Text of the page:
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Chrome now has Cast built-in, can share tabs in Hangouts

Chrome now has Cast built-in, can share tabs in Hangouts

Google Cast has definitely come a long way, from an odd but category-defining HDMI dongle to something that almost every new connected device, from speakers to TVs, supports. Almost ironically, it has also made “Cast” more invisible, like a feature that you expect to be just there, no setup required. That is definitely the thinking behind Google’s new big feature for its Chrome, which bakes Cast functionality right into the browser. And just to prove that Hangouts isn’t really dead, that functionality extends to Google’s now more business-minded communication service as well.

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Google Chrome puts Flash to pasture starting next month

Google Chrome puts Flash to pasture starting next month

There really is no stopping Flash's demise. Not when all the major browsers have ganged up on it. The latest to pull the plug is Google's Chrome, which is kickstarting the process to Flash's exit from the Web scene starting in September. Of course, that doesn't mean that annoying ads, especially video ones, will be going away forever, though some will undoubtedly see some downtime on Chrome browsers. It just means that, eventually, they will be taking on a more resource efficient, standards compliant form.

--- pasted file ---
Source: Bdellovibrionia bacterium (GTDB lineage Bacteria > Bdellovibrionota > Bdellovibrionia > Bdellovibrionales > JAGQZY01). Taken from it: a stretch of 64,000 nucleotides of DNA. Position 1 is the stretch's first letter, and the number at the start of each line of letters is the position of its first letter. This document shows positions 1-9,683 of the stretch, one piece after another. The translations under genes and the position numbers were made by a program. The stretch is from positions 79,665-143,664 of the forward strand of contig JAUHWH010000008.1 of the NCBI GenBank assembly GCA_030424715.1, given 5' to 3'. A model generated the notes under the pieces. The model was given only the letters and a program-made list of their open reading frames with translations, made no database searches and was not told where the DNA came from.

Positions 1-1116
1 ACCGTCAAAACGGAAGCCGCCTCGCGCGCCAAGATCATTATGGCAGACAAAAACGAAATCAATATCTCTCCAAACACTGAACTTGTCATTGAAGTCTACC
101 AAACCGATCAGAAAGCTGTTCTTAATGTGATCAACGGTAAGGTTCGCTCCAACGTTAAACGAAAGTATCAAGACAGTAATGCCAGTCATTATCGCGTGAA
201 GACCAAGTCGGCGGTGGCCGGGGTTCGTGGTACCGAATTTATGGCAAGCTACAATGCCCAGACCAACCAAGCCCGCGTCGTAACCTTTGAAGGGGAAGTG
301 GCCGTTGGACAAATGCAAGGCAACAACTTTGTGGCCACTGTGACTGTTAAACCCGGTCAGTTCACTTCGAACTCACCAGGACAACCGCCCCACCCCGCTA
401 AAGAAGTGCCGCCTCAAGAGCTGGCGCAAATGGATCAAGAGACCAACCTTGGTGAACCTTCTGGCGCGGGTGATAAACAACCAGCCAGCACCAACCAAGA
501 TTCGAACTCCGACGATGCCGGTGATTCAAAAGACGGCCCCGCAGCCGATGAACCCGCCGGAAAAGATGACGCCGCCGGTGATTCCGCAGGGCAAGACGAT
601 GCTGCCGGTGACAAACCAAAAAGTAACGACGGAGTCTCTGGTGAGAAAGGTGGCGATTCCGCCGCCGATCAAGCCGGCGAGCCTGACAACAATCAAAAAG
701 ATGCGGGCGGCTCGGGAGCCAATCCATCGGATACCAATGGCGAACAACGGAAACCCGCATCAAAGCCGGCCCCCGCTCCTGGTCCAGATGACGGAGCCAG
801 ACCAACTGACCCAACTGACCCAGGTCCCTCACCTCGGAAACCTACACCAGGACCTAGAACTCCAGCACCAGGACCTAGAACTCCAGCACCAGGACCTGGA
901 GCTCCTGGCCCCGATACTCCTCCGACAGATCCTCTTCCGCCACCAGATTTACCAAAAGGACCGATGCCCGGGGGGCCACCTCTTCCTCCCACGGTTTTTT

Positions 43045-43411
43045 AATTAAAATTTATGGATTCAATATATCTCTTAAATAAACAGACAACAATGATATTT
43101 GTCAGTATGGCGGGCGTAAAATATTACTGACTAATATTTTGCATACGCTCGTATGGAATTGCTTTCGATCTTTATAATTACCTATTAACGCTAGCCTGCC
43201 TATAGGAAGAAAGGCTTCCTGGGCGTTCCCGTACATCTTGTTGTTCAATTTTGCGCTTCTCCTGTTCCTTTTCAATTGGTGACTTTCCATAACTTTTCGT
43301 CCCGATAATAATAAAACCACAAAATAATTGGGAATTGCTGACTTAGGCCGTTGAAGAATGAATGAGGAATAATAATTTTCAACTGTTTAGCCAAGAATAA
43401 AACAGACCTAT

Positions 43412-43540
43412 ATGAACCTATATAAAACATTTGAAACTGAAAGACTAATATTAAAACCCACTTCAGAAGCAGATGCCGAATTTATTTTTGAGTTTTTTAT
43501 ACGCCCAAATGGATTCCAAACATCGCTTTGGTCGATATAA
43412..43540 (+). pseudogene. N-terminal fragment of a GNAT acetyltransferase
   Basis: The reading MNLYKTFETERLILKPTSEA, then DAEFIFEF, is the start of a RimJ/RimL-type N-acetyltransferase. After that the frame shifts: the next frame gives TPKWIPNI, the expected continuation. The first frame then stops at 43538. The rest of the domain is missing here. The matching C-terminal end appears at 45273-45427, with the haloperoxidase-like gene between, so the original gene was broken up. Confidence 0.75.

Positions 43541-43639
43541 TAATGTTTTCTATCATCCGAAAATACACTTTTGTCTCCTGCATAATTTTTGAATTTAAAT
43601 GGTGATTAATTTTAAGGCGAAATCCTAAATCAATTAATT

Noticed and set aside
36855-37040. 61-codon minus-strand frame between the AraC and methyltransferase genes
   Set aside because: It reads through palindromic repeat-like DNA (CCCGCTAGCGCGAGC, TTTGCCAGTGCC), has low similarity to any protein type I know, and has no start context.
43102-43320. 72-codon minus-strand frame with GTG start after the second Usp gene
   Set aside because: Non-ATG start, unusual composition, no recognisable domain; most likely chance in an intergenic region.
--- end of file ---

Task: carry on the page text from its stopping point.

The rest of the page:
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Chrome for Android now loads videos faster and uses less energy

Chrome for Android now loads videos faster and uses less energy

Chrome for Android is now up to version 52, and with it comes a handful of benefits, not the least of which is demonstrably faster video load speeds. Per a demonstration video Google posted, the browser now loads a YouTube video five times faster than before, and the playback is smoother than it was in the previous version. As well, video playback is now more energy efficient, meaning you won’t see your phone or tablet’s battery die so quickly.